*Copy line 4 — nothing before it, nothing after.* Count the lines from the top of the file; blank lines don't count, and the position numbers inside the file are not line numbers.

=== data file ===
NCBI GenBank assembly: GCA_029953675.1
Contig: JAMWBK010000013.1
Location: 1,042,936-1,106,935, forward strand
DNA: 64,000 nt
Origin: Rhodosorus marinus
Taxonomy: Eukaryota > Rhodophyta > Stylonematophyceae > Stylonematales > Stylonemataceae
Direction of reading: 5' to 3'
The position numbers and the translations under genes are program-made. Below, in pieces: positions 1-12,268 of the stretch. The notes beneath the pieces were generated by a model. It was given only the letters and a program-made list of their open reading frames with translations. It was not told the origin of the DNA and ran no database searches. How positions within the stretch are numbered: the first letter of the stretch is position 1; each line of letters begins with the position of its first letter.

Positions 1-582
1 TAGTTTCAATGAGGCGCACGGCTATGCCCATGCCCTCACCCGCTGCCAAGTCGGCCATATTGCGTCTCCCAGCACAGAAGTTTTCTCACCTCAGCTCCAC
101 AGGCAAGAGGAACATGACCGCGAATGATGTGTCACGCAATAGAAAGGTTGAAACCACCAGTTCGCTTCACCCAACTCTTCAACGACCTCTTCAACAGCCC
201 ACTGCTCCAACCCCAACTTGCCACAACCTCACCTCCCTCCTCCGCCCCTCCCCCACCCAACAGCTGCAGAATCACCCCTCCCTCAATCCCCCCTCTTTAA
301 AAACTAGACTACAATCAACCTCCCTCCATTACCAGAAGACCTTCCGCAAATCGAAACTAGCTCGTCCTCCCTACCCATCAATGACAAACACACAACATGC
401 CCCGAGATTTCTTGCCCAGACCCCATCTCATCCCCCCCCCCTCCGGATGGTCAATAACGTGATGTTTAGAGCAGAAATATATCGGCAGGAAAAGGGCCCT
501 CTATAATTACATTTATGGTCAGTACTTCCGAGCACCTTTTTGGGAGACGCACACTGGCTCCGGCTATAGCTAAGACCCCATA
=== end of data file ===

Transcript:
DNA: 64,000 nt